The defendants appeal and the plaintiff cross-appeals from the judgment. On appeal, the defendants contend that the trial court committed numerous errors, including allowing into evidence portions of a related Newsday article and the plaintiff's testimony regarding the Nassau County District Attorney's investigation, as well as charging the jury that Probst's statement constituted defamation per se. On his cross appeal, the plaintiff contends that the trial court erred in reducing the jury's award of damages.
The elements of a cause of action for defamation are a " false statement, published without privilege or authorization to a third party, constituting fault as judged by, at a minimum, a negligence standard, and it must either cause special harm or constitute defamation per se'" (Salvatore v Kumar, 45 AD3d 560, 563, quoting Dillon v City of New York, 261 AD2d 34, 38). A false statement constitutes defamation per se when it charges another with a serious crime or tends to injure another in his or her trade, business, or profession (see Lieberman v Gelstein, 80 NY2d 429, 437-438; Matovcik v Times Beacon Record Newspapers, 46 AD3d 636, 637). Upon a finding that a false statement has alleged a serious crime, a court may, absent any privilege, send the issue to a jury for a determination of damages (see Lieberman v Gelstein, 80 NY2d at 436). Here, the Supreme Court properly charged the jury that Probst's statement concerning the plaintiff constituted defamation per se (see General Municipal Law §§ 801, 805; Lieberman v Gelstein, 80 NY2d at 435).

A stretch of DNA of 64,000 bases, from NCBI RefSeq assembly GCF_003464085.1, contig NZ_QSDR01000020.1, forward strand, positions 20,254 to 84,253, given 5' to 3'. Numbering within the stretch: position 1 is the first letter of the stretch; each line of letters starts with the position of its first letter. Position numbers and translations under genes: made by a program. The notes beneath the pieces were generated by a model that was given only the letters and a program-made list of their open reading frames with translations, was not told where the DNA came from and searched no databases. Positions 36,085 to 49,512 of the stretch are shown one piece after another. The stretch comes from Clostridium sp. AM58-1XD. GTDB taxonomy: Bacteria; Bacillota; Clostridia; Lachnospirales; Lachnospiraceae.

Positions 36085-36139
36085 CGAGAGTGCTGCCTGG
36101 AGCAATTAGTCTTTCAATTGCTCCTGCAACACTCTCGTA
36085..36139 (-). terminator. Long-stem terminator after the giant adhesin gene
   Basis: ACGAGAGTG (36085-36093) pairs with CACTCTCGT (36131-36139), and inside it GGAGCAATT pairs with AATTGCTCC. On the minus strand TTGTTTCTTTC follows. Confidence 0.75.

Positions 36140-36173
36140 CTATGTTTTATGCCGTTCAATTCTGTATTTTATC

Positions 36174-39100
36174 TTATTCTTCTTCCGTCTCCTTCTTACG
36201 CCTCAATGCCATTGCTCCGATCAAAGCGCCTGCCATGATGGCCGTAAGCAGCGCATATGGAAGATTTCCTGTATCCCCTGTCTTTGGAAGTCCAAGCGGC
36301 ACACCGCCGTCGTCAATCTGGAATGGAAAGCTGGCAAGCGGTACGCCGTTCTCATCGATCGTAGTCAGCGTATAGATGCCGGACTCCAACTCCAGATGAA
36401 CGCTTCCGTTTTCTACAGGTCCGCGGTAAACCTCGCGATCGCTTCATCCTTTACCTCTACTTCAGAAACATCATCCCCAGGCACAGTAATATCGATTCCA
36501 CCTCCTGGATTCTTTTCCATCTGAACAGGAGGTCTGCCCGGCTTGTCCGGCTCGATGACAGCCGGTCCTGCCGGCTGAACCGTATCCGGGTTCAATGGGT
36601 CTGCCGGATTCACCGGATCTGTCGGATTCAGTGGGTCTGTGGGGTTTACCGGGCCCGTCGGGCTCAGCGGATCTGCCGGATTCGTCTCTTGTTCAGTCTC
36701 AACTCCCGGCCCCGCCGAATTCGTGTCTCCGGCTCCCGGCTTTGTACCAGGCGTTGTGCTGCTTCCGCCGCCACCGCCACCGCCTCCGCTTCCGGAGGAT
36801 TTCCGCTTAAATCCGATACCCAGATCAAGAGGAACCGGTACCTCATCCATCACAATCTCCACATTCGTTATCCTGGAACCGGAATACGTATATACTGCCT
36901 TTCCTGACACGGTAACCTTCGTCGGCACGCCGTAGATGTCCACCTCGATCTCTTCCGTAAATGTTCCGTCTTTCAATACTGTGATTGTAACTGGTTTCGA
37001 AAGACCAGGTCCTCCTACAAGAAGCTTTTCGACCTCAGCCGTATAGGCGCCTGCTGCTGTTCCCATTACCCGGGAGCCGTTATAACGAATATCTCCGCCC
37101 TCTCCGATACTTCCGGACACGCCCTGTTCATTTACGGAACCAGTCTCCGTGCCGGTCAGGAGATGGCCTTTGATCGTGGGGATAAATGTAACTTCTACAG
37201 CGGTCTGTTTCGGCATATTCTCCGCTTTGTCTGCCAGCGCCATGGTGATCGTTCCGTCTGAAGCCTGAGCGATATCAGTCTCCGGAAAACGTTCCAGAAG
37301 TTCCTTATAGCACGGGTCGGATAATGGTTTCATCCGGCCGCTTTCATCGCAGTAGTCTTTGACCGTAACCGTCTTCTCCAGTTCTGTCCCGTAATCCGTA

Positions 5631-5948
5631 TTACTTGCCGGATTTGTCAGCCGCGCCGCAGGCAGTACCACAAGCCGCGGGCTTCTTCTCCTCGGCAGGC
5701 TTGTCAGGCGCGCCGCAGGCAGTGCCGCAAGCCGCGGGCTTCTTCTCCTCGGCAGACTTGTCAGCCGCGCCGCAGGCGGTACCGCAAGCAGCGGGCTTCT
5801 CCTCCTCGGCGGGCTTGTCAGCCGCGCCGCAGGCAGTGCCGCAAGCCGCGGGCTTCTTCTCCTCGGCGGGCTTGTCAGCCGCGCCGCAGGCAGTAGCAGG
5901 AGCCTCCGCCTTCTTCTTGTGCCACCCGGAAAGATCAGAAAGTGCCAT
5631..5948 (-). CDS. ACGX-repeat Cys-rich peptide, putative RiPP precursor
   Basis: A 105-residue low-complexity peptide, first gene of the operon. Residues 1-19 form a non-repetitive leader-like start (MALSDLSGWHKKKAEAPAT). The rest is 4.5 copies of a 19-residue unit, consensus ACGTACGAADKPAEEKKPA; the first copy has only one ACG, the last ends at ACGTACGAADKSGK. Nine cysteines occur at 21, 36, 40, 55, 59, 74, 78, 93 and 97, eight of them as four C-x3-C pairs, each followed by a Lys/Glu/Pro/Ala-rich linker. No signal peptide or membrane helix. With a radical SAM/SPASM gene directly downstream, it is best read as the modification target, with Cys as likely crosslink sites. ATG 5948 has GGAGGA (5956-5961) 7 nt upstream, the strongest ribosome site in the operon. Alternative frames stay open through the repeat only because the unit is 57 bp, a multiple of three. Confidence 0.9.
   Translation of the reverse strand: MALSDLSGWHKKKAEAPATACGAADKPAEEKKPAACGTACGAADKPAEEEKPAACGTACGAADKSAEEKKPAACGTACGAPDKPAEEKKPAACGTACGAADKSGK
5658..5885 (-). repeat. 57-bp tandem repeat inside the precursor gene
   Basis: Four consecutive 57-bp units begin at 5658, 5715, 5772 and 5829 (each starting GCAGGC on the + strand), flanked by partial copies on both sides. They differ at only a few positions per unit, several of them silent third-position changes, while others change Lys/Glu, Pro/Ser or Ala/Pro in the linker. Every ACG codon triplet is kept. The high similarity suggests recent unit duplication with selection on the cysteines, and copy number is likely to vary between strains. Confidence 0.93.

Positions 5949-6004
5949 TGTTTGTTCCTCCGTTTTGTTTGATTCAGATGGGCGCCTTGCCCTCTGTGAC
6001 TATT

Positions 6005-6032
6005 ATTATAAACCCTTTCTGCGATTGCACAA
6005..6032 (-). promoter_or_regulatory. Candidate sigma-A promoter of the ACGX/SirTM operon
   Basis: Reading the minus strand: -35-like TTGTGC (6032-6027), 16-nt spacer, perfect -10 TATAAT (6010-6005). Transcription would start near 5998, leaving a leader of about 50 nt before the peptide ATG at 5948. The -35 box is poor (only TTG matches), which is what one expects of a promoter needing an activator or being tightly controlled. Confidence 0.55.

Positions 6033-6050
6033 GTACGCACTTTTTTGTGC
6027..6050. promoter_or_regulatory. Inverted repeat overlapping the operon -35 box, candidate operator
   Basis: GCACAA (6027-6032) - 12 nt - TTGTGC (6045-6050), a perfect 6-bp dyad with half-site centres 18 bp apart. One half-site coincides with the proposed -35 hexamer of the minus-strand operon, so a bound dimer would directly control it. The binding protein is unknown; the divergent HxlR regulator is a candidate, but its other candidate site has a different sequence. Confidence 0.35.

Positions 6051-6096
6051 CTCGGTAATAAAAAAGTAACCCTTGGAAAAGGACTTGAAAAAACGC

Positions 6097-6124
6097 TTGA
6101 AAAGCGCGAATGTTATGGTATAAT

The defendants' contention that the trial court erred in allowing testimony as to republication of Probst's defamatory statements by Newsday is unpreserved for appellate review (see CPLR 5501; Firth v State of New York, 98 NY2d 365, 372). The defendants' contention that the trial court erred in allowing testimony about an investigation of the plaintiff by the District Attorney's office is without merit, as the evidence demonstrated that the investigation was caused by Probst's own defamatory statements (see Garrison v Sun Print & Publ. Assn., 207 NY 1, 8). In addition, the trial court properly allowed testimony about an out-of-court statement regarding the extent of the effect of Probst's defamatory statements on the plaintiff's reputation, as the testimony was not hearsay (see Gelpi v 37th Ave. Realty Corp., 281 AD2d 392).
A party who consents to a trial court's reduction of a damages award is not aggrieved by the resulting judgment, and therefore is not entitled to appeal from that judgment (see CPLR 5511; Zhagnay v Royal Realty Co., 87 NY2d 954). Accordingly, the plaintiff's cross appeal must be dismissed. However, the plaintiff may be afforded relief pursuant to CPLR 5501(a)(5) (see Hecht v City of New York, 60 NY2d 57, 63, n; Papa v City of New York, 194 AD2d 527, 532; Donohoe v Foldner, 168 AD2d 412, 413).
In determining whether a jury's award of damages is excessive, the court should consider whether the award "deviate[s] materially from what would be reasonable compensation" (see CPLR 5501[c]; K. Capolino Constr. Corp. v White Plains Hous. Auth., 275 AD2d 347, 349). Here, the Supreme Court properly determined that the damage ...